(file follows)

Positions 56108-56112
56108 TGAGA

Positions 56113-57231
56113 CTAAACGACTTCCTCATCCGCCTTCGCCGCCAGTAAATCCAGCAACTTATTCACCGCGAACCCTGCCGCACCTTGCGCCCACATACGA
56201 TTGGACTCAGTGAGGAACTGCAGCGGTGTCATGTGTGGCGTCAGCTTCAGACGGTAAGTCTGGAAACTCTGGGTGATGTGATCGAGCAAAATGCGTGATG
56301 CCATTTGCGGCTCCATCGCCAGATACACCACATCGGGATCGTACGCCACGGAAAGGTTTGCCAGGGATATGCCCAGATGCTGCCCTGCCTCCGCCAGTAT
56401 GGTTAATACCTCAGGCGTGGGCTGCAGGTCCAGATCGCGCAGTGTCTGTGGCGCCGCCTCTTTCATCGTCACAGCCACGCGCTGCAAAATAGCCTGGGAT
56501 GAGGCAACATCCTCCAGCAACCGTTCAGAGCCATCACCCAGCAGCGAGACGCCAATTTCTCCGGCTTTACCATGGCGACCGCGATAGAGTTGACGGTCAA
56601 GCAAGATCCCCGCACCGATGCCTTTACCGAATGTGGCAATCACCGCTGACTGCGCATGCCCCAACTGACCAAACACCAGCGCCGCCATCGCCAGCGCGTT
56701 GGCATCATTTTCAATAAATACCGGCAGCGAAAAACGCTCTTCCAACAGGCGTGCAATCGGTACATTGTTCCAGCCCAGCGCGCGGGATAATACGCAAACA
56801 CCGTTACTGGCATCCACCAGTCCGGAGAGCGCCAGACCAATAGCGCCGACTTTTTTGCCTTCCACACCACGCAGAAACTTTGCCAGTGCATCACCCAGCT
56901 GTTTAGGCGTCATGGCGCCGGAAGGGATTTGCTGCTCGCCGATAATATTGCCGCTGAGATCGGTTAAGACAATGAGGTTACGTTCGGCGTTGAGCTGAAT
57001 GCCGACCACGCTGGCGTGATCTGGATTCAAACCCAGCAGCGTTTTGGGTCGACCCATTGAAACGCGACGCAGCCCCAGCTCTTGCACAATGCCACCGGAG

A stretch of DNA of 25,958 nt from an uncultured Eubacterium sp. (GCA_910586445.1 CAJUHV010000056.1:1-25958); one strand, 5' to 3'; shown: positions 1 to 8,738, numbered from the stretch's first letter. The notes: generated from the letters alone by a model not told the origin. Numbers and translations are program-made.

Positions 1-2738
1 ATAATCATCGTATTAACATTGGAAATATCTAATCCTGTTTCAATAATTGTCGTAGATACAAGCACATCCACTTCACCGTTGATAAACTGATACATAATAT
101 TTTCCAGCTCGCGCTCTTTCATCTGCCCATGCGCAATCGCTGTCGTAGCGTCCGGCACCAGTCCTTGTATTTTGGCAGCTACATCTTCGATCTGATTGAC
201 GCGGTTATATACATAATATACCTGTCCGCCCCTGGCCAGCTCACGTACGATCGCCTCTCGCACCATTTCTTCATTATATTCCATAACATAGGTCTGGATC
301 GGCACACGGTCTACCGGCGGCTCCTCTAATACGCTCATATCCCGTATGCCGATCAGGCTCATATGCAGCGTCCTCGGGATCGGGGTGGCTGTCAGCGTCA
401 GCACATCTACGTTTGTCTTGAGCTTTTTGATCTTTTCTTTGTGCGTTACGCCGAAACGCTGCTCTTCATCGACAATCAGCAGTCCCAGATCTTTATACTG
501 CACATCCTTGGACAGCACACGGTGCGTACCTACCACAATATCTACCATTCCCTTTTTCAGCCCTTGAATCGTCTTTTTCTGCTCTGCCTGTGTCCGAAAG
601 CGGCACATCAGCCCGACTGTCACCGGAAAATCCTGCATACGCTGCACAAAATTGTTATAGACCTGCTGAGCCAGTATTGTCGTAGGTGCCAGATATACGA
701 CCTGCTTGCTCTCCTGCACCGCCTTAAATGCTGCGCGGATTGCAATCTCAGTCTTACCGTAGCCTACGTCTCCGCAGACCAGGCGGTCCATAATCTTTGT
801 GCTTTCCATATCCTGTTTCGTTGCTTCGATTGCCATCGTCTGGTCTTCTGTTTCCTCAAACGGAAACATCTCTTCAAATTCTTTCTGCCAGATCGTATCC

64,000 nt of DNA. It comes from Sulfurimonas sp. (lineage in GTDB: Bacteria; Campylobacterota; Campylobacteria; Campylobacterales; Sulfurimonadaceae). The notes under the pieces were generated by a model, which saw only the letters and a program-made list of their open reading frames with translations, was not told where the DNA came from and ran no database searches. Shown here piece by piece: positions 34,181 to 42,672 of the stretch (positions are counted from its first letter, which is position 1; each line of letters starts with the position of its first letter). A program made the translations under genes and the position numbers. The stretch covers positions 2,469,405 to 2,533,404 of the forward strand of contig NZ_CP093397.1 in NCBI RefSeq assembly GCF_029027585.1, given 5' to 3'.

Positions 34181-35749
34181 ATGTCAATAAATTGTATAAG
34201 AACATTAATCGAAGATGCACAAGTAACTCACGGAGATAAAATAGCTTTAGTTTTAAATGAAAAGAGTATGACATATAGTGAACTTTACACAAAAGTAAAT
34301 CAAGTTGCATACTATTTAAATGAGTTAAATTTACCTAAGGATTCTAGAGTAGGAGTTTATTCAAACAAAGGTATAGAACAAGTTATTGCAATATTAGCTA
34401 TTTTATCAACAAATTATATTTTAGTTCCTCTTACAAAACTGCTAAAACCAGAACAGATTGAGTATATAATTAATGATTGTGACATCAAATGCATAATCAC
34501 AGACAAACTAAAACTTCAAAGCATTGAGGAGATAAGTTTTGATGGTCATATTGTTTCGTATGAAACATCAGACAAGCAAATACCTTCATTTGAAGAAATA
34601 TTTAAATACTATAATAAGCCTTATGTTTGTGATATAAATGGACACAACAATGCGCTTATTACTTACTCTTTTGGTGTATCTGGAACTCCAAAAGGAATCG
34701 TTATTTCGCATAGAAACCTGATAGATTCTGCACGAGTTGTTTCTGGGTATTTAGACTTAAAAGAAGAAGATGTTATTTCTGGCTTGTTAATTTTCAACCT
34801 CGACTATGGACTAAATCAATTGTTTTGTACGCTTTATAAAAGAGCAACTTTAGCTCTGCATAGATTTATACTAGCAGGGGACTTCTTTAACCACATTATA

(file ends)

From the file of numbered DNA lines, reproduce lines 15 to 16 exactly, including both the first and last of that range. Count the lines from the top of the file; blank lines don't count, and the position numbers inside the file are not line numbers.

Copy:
Positions 1-2738
1 ATAATCATCGTATTAACATTGGAAATATCTAATCCTGTTTCAATAATTGTCGTAGATACAAGCACATCCACTTCACCGTTGATAAACTGATACATAATAT